Click here for Part 1.
Day 2 in my classroom as the labsite, Annie did an interactive read aloud. She read Oh Rats, the Story of Rats and People by Albert Marrin. It was a great NF picture book to use as a read aloud. Albert Marrin did a great job showing the different sides of rats. Yes, surprisingly, he was able to get you to sympathize with rats and see the benefits of them! This was great to create a chart showing the two sides of rats that the author shows and adding evidence from the text to support the different sides.
Albert Marrin divided the book into chapters that shows the different sides of rats throughout history. It was a fascinating read with many interesting facts and stories woven through out. Another aspect we looked at were the different text structures in the story. After this labsite, I decided to use Oh Rats as one of my mentor texts. My students were super excited to have me finish this book with them! In addition to this book, I used Shark Attack by Cathy Dubowski. I was introduced to this great mentor text years ago in a nonfiction writing unit with Mary Ehrenworth at the Teachers College Summer Writing Institute. This is a great hybrid text and works well in a NF unit for both writing and reading.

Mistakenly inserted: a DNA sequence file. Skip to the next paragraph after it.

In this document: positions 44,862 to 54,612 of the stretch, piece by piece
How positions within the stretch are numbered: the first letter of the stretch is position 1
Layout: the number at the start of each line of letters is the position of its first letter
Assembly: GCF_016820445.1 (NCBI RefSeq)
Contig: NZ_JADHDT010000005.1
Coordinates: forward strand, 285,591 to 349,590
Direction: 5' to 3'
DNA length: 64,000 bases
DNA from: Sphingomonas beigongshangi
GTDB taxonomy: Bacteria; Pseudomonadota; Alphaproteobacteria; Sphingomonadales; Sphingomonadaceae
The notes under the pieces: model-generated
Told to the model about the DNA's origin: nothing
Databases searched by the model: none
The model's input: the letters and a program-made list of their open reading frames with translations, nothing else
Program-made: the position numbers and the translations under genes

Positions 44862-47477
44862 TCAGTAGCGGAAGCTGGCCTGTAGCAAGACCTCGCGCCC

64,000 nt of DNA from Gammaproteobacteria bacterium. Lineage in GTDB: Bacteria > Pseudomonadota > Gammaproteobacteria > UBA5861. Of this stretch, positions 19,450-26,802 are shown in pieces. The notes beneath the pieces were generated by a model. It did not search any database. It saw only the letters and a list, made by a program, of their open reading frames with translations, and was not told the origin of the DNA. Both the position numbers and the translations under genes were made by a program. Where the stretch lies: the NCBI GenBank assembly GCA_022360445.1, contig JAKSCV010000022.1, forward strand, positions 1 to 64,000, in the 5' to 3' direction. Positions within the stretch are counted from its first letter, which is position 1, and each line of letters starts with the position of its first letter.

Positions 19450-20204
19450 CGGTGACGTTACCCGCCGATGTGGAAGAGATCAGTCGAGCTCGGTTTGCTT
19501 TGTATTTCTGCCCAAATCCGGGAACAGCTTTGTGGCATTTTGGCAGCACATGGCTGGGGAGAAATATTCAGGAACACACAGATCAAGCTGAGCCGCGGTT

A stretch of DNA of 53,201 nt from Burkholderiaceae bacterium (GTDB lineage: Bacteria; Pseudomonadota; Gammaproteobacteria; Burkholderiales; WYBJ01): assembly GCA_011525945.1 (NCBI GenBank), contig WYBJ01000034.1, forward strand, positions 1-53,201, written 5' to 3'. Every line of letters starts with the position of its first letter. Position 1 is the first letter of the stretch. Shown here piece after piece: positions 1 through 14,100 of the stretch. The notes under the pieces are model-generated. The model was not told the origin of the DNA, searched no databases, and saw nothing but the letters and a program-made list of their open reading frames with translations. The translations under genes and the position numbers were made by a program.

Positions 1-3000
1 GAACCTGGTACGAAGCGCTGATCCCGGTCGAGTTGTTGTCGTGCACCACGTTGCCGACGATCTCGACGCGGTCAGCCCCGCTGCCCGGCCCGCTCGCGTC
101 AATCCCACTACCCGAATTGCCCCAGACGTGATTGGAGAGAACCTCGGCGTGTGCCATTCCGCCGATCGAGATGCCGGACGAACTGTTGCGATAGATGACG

One of the key skills that I wanted to focus on with my students was comparing big ideas across different texts and using evidence from the text to support their thinking. I was able to use the books Shark Attack and Oh Rats because they both had some similar big ideas about these animals that the students could compare. I also used Queen of the Falls by Chris Van Allsburg and A Nation’s Hope by Matt De La Pena.
As our school has been making the shift to the common core in reading and writing workshops, it has been challenging me to have the students be able to give more specific evidence from the text to support their thinking. This is something we are also focusing on for our grade level PLCs(Professional Learning Community)! I had my students practice showing evidence by recording their thinking on long post-its during read aloud and then post-it on the charts we had. Here are two examples:
Do you have any other good nonfiction mentor text recommendations?
One thought on “Teaching Nonfiction Reading- Part 2”
Nonfiction Mentor Texts by Lynne R. Dorfman and Rose Cappelli is pure gold. But as a middle school teacher now, I’ve resorted to searching for quality internet resources in connection with students’ science and humanities lessons–interdisciplinary.
Here’s my blog response to Jee Young’s brilliant reflections: